Iconic Cars: Mitsubishi GTO/3000GT
[dropcap style=”style1″]W[/dropcap]hat does the Space Shuttle and the Mitsubishi 3000GT have in common? They’re both packed with enough features and technology to take you to the moon and back. Introduced in 1990, the Mitsubishi GTO debut in Japan, while America and Europe saw the HSX concept, developed as part of a two-part plan to replace the aging Starion platform. The GTO sought to offer drivers with a large and powerful sports car while the already popular Mitsubishi Eclipse offered a light and nimble turbocharged experience.
Due to copyrights on the name GTO, the car outside of Japan was largely known as the 3000GT, and as the name implies, the 3000GT was designed as just that, a Grand Touring platform.
Set as Mitsubishi’s flagship car, the 3000GT made no excuses, leading Mitsubishi to use the 3000GT as the test bed for new technology. These technologies included an active aerodynamics system that utilized a lowing front air dam at speed to reduce vehicle lift while a rear-adjusting spoiler added downforce. Electronically Controlled Suspension or ECS, was used to electronically controlled suspension dampers and offered drivers with both a Sport and Touring mode. Other technologies included a noise tunable exhaust system and four wheel steering on the venerable VR-4 trim.
Ditching the rear wheel drive Starion platform and sharing architecture with the front wheel drive Eclipse, the 3000GT is a compromised platform. Additionally, the 3000GT was designed in conjunction with Chrysler as the Dodge Stealth, and uses the futuristic cab-forward styling of the HSR-II and Intrepid concepts. The car is awash with aggressive styling and seemingly endless power bulges, scoops and air dams. Because the 3000GT is shared through Chrysler, Chrysler demanded a base platform at an affordable entry price of an initial $17,000 and this meant the 3000GT platform had to be a flexible one. As a result, the 3000GT can be found in the base, SL and VR-4 variants, while base, ES, R/T, R/T Luxury, and R/T TT graced the Dodge Stealth.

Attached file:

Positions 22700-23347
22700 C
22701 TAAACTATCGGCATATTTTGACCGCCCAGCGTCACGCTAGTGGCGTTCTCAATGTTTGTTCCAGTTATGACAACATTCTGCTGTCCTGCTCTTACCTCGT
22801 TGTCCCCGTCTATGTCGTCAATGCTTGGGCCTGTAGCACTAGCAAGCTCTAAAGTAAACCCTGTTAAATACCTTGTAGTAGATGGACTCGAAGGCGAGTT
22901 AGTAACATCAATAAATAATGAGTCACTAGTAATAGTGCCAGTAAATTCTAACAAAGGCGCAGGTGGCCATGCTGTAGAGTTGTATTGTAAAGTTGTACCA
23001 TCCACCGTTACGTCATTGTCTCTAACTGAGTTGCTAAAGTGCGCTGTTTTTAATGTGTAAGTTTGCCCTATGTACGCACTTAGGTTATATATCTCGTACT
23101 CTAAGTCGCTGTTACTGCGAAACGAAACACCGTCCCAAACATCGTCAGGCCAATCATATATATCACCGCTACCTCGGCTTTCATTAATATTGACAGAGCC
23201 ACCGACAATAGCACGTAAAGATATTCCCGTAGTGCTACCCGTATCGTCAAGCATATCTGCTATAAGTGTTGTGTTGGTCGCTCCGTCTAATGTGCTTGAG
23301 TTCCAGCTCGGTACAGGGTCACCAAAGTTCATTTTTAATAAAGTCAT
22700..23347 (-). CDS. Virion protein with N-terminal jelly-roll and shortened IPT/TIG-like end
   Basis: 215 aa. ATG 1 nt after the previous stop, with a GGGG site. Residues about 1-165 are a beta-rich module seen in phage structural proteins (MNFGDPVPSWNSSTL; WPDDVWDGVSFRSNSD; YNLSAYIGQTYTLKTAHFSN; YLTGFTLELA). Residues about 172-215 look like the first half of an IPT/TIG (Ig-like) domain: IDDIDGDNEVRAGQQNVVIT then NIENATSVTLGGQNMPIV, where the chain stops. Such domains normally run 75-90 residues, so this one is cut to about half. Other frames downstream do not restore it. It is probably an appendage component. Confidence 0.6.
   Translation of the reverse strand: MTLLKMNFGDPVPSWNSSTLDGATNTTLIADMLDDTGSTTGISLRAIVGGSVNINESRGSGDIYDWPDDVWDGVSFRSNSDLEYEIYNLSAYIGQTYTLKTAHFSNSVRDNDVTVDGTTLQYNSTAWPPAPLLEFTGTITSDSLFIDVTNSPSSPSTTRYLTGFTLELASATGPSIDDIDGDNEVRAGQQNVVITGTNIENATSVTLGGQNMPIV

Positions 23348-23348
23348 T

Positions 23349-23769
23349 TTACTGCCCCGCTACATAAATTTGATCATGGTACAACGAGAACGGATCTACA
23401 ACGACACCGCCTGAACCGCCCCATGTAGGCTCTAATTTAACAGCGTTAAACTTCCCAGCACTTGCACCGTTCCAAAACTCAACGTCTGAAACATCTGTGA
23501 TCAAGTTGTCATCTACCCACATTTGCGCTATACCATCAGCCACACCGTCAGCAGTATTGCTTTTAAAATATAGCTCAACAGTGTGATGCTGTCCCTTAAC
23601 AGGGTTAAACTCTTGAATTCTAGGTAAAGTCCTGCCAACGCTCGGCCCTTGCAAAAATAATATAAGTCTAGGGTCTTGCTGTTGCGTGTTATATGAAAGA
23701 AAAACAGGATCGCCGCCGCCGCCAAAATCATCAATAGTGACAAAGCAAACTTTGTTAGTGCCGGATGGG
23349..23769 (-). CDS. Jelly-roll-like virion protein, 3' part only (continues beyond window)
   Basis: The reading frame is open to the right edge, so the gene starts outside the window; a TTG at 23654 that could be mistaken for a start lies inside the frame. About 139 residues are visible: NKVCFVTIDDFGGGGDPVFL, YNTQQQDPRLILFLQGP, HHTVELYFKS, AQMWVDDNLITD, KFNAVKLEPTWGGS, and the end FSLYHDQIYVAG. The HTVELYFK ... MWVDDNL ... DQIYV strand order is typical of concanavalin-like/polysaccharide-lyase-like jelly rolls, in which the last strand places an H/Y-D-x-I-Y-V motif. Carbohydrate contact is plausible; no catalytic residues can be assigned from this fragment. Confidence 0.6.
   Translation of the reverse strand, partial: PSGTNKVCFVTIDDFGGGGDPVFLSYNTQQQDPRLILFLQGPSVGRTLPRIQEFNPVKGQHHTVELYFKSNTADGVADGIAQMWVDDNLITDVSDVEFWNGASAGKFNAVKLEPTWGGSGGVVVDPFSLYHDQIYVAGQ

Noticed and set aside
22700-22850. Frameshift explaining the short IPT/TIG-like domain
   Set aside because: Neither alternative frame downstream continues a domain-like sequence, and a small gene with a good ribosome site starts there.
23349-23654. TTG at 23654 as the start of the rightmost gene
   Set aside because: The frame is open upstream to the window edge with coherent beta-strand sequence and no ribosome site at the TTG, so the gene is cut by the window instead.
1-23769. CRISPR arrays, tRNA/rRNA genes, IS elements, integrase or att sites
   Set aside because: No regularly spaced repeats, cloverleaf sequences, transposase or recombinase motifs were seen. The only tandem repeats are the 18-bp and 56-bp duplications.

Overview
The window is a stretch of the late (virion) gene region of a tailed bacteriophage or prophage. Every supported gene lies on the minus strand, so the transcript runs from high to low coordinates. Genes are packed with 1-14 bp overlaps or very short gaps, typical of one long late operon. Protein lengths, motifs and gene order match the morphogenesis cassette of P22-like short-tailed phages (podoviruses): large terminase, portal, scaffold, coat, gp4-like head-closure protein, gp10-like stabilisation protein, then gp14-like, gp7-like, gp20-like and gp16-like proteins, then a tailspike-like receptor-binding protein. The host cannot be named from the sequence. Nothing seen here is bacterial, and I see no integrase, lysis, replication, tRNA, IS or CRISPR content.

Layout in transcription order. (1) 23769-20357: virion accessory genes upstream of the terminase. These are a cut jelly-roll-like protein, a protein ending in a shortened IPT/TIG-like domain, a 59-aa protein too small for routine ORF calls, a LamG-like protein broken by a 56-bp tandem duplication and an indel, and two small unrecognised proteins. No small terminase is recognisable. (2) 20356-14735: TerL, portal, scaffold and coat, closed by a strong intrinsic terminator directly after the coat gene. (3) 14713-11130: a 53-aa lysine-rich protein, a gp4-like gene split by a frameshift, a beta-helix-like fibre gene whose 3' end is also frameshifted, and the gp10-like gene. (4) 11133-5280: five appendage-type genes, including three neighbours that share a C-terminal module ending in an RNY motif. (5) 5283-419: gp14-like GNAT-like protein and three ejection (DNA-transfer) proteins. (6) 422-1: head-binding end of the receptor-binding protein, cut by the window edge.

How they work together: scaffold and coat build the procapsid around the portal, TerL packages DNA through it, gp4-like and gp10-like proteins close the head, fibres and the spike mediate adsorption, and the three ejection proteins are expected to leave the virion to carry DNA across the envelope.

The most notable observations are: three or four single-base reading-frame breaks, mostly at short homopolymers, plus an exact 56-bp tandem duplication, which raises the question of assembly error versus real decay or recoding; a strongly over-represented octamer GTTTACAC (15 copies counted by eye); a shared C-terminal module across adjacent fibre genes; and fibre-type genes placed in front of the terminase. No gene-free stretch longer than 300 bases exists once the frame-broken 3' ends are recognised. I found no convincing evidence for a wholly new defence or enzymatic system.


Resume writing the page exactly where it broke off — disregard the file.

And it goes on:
All models of Stealth and 3000GT used a naturally aspirated V6, mounted transversely with front wheel drive until the top tier VR-4 and R/T TT models. These models live up to the name, boasting twin turbochargers and a viscous coupled four-wheel drive system with limited slip differential. The VR-4 was Mitsubishi’s heavyweight in the ring with Toyota’s Supra, Nissan’s 300ZX, and Mazda’s RX7. Despite the weight, the 3000GT was a powerful competitor. The three-liter V6 pushed 300bhp, and later 320bhp through 5 and 6 speed transmissions respectively after 1994. The 1991 to 1993 VR-4’s were treated for a complimentary power upgrade through dealers to compensate with additional boost.
The 3000GT lasted through three model generations, with production lasting from 1991 to 1999.
The first generation ran up until 1994 and is distinguishable by its pop up headlamps. The first generation cars were equipped with the most features.
Second generation cars lasted from 1995 to 1998, with a mild face-lift and standard headlights. 1996 would be the last year for active aero and ECS, while 1995 was the last year for a tunable exhaust. 1995 and 1996 saw the introduction of the hard top Spyder, featuring a retractable metal roof.
1999 saw the rarest and final change to the 3000GT. While cosmetic, the car gained an entirely new attitude with the facelift. Refreshed front and rear bumpers, headlights, and rear spoiler borrowing from the Mitsubishi Evolution. Dodge Stealth models ceased production in 1996.
Powerful, advanced, brutal, the 3000GT had this in spades. While proving less popular over time to its other rivals, the 3000GT has gained a cult following while becoming a performance bargain. While dated styling might have kept it in the nineties, it is also remembered fondly from that era. Mitsubishi 3000GT: tall, brooding, cutting edge.